I've read in a long time. Hours in prison are 'hula hoops of time,' white carrier bags 'Scottish Highland terriers' being walked by the wind. There is a lot of pain here, but such bright language and satire.
I hope this book might change the way some people think about prison, gender identity, love, and loneliness.' Having met with Dalton and been blown away by his drive, I was delighted to see his book and immediately ordered a copy. It is fair to say I am not your usual poetry book buyer, so didn’t know what to expect. This book is a beautiful insight into Dalton’s experiences, and so much more. You feel something coming off the pages, which in turn makes me admire him even more. His tenacity and human spirit move me, and surely that is what poetry is about, I think. To feel, imagine, question, and consider things you know little about.
This book does all of those things and more besides.
Dr Kelly Henderson. Managing Director. Addressing Domestic Abuse (C.I.C.)
This book I wrote has been read by many, and one thing I find is poetry finds a way to explain what years of living hadn't. It made me whole. It was with this thought I stood in front of a girl on a warm Sunday morning on my way to work. She was with a man sitting out talking to a passerby who offered them a coin to maybe get a coffee from McDonald's that was overspilling with Saturday night drunks and people waiting to get taxis or buses. I stopped in my tracks as I looked at her. I saw the first time I spoke to her in prison and remembered that moment and then saw us now. I was on my way to work, and she was there. I hated myself for being lucky enough not to be there, and I hated myself for thinking it. I knew how easy it was to be on a journey that led to places you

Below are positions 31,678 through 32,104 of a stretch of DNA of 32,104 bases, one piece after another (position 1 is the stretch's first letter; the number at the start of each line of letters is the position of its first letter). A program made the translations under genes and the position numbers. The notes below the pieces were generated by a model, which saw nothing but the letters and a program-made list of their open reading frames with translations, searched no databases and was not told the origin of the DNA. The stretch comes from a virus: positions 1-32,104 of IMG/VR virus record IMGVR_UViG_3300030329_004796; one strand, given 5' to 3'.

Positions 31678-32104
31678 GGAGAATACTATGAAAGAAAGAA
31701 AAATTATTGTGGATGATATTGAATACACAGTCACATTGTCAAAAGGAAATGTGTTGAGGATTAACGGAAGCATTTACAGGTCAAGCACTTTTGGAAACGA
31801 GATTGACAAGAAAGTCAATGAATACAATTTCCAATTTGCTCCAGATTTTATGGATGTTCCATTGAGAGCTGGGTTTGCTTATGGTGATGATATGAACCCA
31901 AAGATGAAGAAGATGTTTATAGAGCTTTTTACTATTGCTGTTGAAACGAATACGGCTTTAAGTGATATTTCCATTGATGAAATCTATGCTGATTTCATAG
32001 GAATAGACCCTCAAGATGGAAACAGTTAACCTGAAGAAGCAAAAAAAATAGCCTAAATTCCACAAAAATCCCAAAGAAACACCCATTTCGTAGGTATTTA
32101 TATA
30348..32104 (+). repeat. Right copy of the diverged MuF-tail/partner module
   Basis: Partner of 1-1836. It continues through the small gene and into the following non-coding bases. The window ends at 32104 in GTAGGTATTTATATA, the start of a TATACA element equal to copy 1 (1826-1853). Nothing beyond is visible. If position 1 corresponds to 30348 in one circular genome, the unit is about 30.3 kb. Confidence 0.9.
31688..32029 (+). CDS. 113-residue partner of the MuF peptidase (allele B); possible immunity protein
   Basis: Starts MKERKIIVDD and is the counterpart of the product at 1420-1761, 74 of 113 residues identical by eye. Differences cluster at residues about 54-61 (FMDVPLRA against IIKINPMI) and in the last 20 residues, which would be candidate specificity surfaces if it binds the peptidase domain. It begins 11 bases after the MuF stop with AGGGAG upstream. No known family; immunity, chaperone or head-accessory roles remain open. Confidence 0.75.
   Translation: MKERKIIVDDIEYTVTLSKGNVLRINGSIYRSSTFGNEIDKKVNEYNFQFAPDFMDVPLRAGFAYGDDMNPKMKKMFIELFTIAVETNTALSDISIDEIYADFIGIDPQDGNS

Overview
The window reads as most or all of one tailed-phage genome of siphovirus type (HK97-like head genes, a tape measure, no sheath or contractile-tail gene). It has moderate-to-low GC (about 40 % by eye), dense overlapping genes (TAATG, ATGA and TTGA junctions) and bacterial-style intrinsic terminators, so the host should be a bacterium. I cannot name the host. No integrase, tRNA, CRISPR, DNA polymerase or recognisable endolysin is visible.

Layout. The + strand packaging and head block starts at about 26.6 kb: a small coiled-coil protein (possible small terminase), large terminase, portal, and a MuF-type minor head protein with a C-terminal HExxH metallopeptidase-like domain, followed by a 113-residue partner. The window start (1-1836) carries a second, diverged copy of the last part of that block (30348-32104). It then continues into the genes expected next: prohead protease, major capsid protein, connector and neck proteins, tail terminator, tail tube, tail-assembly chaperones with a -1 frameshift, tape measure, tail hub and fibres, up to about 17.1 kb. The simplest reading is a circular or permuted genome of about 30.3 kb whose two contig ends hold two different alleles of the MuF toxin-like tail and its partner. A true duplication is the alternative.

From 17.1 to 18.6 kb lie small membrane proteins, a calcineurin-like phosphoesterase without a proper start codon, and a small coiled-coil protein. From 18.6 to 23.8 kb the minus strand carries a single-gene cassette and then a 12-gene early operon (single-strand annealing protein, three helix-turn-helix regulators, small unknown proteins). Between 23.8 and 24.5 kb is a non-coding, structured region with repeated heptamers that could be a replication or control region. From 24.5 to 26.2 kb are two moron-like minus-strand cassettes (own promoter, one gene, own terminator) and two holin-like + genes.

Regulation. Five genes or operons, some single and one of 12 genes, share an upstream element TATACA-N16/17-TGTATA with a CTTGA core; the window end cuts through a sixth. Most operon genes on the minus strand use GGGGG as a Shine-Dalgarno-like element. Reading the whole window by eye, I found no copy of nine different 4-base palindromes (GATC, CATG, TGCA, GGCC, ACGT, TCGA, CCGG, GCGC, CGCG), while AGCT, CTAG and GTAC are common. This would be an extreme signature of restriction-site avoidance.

didn't want to go. I found some change and turned back as I did.
She bumped straight into me.
“Sorry, you got any change, mate, anything you can spare.” The guy spoke as she looked
tired, and the smile I once saw was replaced with frown lines across her face that no longer
sparkled in the way I remembered. I spoke to her, and then her face jumped in a flicker of connection, and she said she couldn’t believe how well I was. As she talked to me, she unconsciously zipped up my jacket, and I thought how warm I had come from a night inside a bed and a home. Yet how she felt the cold morning, she was unconsciously protecting me. She told me it was o.k, and he was bi, so he gets it. She said he protected her from this man trying to assault her the other day, and
they have been friends ever since. It was then her ex-girlfriend appeared and began
threatening her. I thought again about pride. I thought again about journeys. I thought again
about moments that change everything and moments that don’t.
How do you change your destiny?
How can you stop the way you are going and change direction?
How do you make people see more than they believe?
The boy behind the wall was published by reconnecting rainbows
You can buy this book from many outlets but if possible , buy from independent LGBTQ
Reconnecting Rainbows Press is proud to be working with @LaCrecerelle on an anthology
of works by the survivors of the #Section28 era.
Were you at school in the UK between 1988 - 2003? We are looking for submissions and
would love to hear from you!